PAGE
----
Sweep Netting Daubenton's Bat Moth Analysing Prey Malaise Trap
Title "BATS & The Millennium Link"


A colony of 200 pipistrelles can consume 109 million insects in a
season. Bats are a natural insecticide making a valuable contribution to
your environment.

Malaise Trap

Prey Analysis

To help us build a better understanding of bat foraging behaviour and what specifically they are feeding upon, aquatic invertebrate surveys were carried out by Craig Macadam of Bradan Aquasurveys Ltd. This work consisted of a systematic search of the marginal vegetation at selected sites, followed by a scoop of the sediments on the canal bed.

The initial results showed that the canals hold a healthy population of aquatic invertebrates, however the majority of these live solely within the water and would therefore not be available prey for bats.

Aquatic insects, the potential prey for foraging bats, were well represented with ten separate families recorded. The most common of these were the non-biting midges, Chironomidae. These small insects are well known prey for many species of bats and it was anticipated that they would make up the majority of specimens found. The samples collected were identified to species level, thus allowing flight periods, adult sizes, and hence the potential for the species to be a prey item for bats to be determined.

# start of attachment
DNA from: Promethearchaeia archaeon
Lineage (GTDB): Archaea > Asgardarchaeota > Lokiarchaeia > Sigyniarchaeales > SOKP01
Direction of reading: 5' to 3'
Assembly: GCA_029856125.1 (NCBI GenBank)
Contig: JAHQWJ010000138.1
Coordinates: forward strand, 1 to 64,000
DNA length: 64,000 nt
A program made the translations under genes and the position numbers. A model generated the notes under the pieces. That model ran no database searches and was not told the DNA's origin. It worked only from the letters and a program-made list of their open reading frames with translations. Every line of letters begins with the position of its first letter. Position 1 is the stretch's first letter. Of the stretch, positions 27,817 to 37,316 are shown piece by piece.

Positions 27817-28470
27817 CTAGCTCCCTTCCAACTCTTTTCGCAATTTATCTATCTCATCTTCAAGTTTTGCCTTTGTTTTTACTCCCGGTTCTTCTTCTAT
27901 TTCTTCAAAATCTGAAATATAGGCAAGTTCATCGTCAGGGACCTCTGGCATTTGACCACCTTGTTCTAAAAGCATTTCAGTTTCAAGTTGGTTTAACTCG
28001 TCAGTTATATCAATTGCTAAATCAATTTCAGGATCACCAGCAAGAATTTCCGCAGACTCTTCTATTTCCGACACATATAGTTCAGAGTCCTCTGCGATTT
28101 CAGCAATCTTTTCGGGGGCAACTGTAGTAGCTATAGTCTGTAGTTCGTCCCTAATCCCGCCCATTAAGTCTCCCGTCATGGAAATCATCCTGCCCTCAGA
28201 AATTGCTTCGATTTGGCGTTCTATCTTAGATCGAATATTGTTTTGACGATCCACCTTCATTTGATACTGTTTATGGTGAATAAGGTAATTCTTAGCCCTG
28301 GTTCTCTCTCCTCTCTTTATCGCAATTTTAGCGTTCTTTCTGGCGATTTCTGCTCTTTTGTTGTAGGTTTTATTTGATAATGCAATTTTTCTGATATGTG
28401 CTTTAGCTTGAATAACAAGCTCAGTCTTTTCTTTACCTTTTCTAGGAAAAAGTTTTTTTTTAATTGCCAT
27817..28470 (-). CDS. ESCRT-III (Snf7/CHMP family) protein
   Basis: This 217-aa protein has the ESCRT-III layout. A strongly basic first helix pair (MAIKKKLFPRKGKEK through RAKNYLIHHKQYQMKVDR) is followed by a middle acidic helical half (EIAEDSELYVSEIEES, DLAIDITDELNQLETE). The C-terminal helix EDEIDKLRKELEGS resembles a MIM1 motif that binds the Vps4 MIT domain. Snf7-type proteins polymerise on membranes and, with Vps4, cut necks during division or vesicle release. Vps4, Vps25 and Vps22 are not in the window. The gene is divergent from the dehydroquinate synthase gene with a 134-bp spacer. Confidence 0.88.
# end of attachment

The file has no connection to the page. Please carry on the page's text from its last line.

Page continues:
Our research included the following areas of study :-

  • Analysis of bat faeces to establish prey consumed.

  • Aquatic invertebrate surveys.

  • Water quality using Average Score Per Taxon modelling.

  • The relationships between bats and their associated ectoparasites

Craig Macadam with a couple of young onlookers Forth & Clyde Canal 2002

Craig Macadam with a couple of young onlookers
Forth & Clyde Canal 2002

Water Invertebrates
(potential bat prey)
Families encountered so far

Alder Fly – Sialidae

Caddis Fly – Phryganeidae

Caddis Fly – Limnephilidae

Midge – Chironomidae

Damselfly – Coenagriidae

Water Beetle – Dytiscidae

Water Bug – Corixidae

Water Bug – Gerridae

Water Bug – Mesoveliidae

Water Bug – Notonectidae


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